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ChrisOlson

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Re: starting from scratch in tennessee, offgrid machine shop.
« Reply #66 on: January 21, 2013, 05:49:05 PM »
  I have a bud who put one of those 4BTs in his Suburban , He's been running it for 8 years He also has the 5.9 ISB in a B61 Mack, loves it

The ISB (Interact System B-series) is the electronic version of the 6BT with 24-valve head and either a Bosch VP44 with Bosch pencil nozzles, or common rail system with unit injectors (depending on the year of manufacture).

The off-road version of the ISB is the QSB (Quantum System B-series).  They are most commonly found in marine applications up to 480hp.

The largest engine Cummins currently builds in the Quantum series is the QSK95
http://cumminscommentary.com/2011/11/02/cummins-unveils-the-world%E2%80%99s-most-powerful-high-speed-diesel/
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« Last Edit: January 21, 2013, 05:57:01 PM by ChrisOlson »

mike_belben

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Re: starting from scratch in tennessee, offgrid machine shop.
« Reply #67 on: January 22, 2013, 06:05:46 PM »
coincidentally, i drive a 97cummins 12v dodge dually extracab.

chris, what do you think of reclaiming heat from the exhaust pipe? i was thinking about plumbing an exhaust  pipe through a gas water heater flu to help dampen some noise and get a little hot water for the shop.  not that i need it all that much. 

MaryAlana

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Re: starting from scratch in tennessee, offgrid machine shop.
« Reply #68 on: January 23, 2013, 04:43:12 PM »
I can setup a similar system if needed, or just put the generator in a shed and put a kerosene heater in there to warm things up.

I will save up for an electric start diesel gen.

Good luck getting that started in the winter too.  We got a 12V circulation pump that circulates the warm coolant from the shop thru the cogen engine to get it warm enough to start in cold weather.  It had been shut down since Friday.  When I went to start it at 8:00 last night it would've even turn.  I ran the circulation pump off the 12V battery for one hour.  But the coolant temp coming back from the engine was at -10 for the first 20 minutes.  I got it up to about 25 degrees F coming back from the engine after an hour and that took enough drag off the cylinder walls so it would roll over and start with a shot of ether sprayed in it.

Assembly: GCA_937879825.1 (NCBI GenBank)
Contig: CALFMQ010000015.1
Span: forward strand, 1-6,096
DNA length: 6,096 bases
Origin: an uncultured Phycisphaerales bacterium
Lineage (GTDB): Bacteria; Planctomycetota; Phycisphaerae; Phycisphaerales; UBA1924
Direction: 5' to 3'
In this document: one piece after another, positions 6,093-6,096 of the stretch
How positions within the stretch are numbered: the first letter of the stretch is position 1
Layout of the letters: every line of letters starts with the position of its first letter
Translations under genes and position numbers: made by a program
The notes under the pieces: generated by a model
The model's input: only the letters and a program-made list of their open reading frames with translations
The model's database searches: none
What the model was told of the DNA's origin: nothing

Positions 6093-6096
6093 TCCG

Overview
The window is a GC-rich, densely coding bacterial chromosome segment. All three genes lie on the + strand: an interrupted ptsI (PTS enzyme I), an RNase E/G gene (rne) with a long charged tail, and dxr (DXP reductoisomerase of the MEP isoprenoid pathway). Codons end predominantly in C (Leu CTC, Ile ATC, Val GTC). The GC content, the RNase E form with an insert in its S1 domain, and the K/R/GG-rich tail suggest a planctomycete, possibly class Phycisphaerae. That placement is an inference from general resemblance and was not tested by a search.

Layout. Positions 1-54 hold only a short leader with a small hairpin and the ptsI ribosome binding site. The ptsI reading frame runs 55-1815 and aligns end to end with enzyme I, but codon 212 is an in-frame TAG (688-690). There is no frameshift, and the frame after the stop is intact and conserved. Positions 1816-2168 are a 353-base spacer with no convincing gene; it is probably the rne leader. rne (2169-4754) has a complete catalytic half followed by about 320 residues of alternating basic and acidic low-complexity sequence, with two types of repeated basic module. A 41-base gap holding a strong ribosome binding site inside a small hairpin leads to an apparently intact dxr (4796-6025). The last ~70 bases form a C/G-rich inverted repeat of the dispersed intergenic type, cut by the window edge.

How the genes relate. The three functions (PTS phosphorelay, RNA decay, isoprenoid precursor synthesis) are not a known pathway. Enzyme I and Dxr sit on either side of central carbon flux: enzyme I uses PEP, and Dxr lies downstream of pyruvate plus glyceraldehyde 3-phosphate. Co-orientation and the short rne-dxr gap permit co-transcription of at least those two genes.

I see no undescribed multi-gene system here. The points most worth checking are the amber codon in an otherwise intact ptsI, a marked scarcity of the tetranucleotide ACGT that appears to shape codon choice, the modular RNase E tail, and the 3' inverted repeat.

-15 this morning, tossed a cup of hot water in the air and it flash froze.

For pete's sake - you're wasting a perfectly good cup of Human Anti-Freeze on that experiment?   ;D
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mike_belben

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Re: starting from scratch in tennessee, offgrid machine shop.
« Reply #69 on: July 12, 2013, 06:44:03 AM »
well, we closed on the property after 3 months of BS.  im not typically a whiner but the bank really screwed me at the last minute and im quite sore about it, because its messing up everything else and will ripple our pond for years to come. i literally had 60% down and they just kept raising the down payment amount by thousands per day, just a few days before closing until i had to fold.  we had a contract with terms, but because it had an inspection clause they were able to wiggle out of those terms after inspection.  that they waited 3 months to do! (closing was stalled for 3 months so seller could complete a divorce.) there just wasnt enough time to start the finance process over and the property wouldnt qualify for any of it regardless, so with second chance buyers lined up it was sh*t or get off the pot. 

  we were about to go past our last contract extension and lose the deal so i had to scramble to sell a business and pay all cash upfront.  it sounds good, but that was the money that was going to fix our current cash flow crunch and buy the big ticket items like generator, batteries, couple storage containers, etc.  now its really, really hand to mouth with the business income and its proceeds suddenly gone.  yeah i own the deed, but that wont help if i end up losing it in a foreclosure of my current home.  our second child was just born jun26th, so that makes it tough to be out scrambling up extra work.  oh well, just venting.  the kids are healthy and ill figure it all out.  atleast we got our SHTF compound secured.

mike_belben

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Re: starting from scratch in tennessee, offgrid machine shop.
« Reply #70 on: November 10, 2013, 10:13:21 AM »
picked up the generator this week, 1970s ONAN 15kw with onan 4cylinder diesel.  liquid cool, 120/208 3phase generator head with 53amp output at 1800 rpm.  has 540 hours and runs well.  its liquid cooled with a rotary injection pump and very exposed fuel system all on one side. will be extremely easy to convert to grease power.  i paid $1650 and am quite pleased.  if the generator head quits, ill repurpose the motor for a tractor.

the unit is big for a house, but smallish for a production shop.  it can run any single load i own, so well get by with this machine for now.  when i build the power shed i will plan it for another machine of equal size right next to it if the need arises, and this can become the dedicated house unit.  i like the redunancy of two smaller size gensets vs one big one.  im not up a creek if one needs service, im not idling a huge machine for a small 3 phase load, and im spreading the wear across two machines which should double their life expectancy.  sounds good to me.